Evolution picks up hitchhikers

In a twist on "survival of the fittest," researchers have discovered that evolution is driven not by a single beneficial mutation but rather by a group of mutations, including ones called "genetic hitchhikers" that are simply along for the ride. These hitchhikers are mutations that do not appear... Read More

Scientists Prove Ticks Harbor Heartland Virus, a Recently Discovered Disease in the United States

Scientists have for the first time traced a novel virus that infected two men from northwestern Missouri in 2009 to populations of ticks in the region, providing confirmation that lone star ticks are carrying the recently discovered virus and humans in the area are likely at risk of infection. T... Read More

IU biologists discover highly complex communication system in aquatic cyanobacteria

Researchers believe they have uncovered unique, advantageous machinery for aquatic life.

Land plants can "see," but can microscopic plants see better? New research from Indiana University has uncovered a give-and-take communication system between and within photoreceptors in freshwater-dwelli... Read More

Virus Genome Finding Points To New Branch In Tree Of Life

The organism was initially called NLF, for “new life form”. Jean-Michel Claverie and Chantal Abergel, evolutionary biologists at Aix-Marseille University in France, found it in a water sample collected off the coast of Chile, where it seemed to be infecting and killing amoebae. Under a microscop... Read More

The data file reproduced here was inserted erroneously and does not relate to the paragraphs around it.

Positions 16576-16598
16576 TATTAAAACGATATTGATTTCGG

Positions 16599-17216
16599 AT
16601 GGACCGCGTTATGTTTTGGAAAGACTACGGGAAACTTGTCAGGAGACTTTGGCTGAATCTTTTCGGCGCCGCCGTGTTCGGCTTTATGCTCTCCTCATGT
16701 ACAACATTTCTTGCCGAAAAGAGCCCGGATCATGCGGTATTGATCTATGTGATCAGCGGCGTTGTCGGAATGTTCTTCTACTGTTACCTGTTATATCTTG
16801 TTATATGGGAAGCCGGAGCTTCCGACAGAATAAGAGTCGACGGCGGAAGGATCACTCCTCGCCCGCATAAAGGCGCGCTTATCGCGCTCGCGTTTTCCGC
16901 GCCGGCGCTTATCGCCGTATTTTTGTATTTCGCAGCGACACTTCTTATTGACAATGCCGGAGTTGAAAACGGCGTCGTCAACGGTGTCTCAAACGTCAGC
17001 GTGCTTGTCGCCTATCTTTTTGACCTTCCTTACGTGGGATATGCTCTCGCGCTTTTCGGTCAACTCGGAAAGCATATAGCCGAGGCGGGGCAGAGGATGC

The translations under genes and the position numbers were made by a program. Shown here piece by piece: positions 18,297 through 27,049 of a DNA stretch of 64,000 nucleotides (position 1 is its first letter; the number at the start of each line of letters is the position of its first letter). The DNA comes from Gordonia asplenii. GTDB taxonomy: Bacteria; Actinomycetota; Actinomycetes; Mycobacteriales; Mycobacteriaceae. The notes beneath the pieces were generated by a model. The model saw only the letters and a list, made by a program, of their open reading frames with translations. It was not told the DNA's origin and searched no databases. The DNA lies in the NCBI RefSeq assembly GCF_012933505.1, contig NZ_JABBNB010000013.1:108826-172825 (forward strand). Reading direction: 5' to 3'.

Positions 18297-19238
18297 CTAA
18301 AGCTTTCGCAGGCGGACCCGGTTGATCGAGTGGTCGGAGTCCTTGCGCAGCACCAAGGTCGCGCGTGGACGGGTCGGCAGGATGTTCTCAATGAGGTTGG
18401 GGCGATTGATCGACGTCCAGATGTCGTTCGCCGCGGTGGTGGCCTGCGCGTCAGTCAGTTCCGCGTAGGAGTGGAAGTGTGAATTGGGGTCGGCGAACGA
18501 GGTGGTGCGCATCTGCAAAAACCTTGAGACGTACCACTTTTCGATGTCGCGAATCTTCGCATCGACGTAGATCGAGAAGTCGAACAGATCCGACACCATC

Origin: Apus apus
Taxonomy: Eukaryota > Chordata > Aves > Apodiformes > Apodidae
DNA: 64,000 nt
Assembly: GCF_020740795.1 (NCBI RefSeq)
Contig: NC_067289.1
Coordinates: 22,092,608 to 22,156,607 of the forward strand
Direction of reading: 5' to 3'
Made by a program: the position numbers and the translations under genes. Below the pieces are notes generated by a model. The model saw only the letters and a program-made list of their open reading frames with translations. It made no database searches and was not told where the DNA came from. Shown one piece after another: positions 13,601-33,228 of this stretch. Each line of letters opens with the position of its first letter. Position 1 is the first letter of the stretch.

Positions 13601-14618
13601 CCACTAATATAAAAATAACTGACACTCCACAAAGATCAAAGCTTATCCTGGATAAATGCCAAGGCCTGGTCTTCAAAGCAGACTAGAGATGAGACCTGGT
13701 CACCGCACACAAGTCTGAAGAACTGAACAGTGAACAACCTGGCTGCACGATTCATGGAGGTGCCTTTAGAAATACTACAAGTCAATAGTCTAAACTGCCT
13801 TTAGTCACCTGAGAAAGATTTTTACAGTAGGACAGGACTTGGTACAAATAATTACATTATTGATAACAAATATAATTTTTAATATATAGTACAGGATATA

HPV virus 'linked to third of throat cancer cases'

One third of people diagnosed with throat cancer are infected with a form of the HPV virus, a study suggests.

HPV (human papillomavirus) is the major cause of cervical cancer, and the virus is known to spread through genital or oral contact.

Actor Michael Douglas is reported to have spoken... Read More

The microscopic world of corals [video]

Here's an amazing video from PBS Digital Studios' “Under H2O” series, with micro images of corals.

Corals are beautiful when seen through your own eyes in sunlight, but for scientists at the University of Hawaii, seeing corals in this manner is not enough. They are using a revolutionary new t... Read More

Pakistan Battles Polio, and Its People’s Mistrust

Usman, who limps on a leg bowed by the polio he caught as a child, made sure that his first three children were protected from the disease, but he turned away vaccinators when his youngest was born.

He was furious that the Central Intelligence Agency, in its hunt for Osama bin Laden, had stag... Read More

Study lays groundwork for norovirus antiviral treatments

An animal model of the human norovirus created at the University of Michigan Health System lays the groundwork for understanding the biology of the pesky virus and developing antiviral drug treatment.

Well-known as the virus that impacts cruise ship vacations, norovirus leads to misery on lan... Read More

Staying Healthy May Mean Learning To Love Our Microbiomes

Not so long ago, most people thought that the only good microbe was a dead microbe.

But then scientists started to realize that even though some bugs can make us sick and even kill us, most don't.

In fact, in the past decade attitudes about the bacteria, fungi, viruses and other microbes l... Read More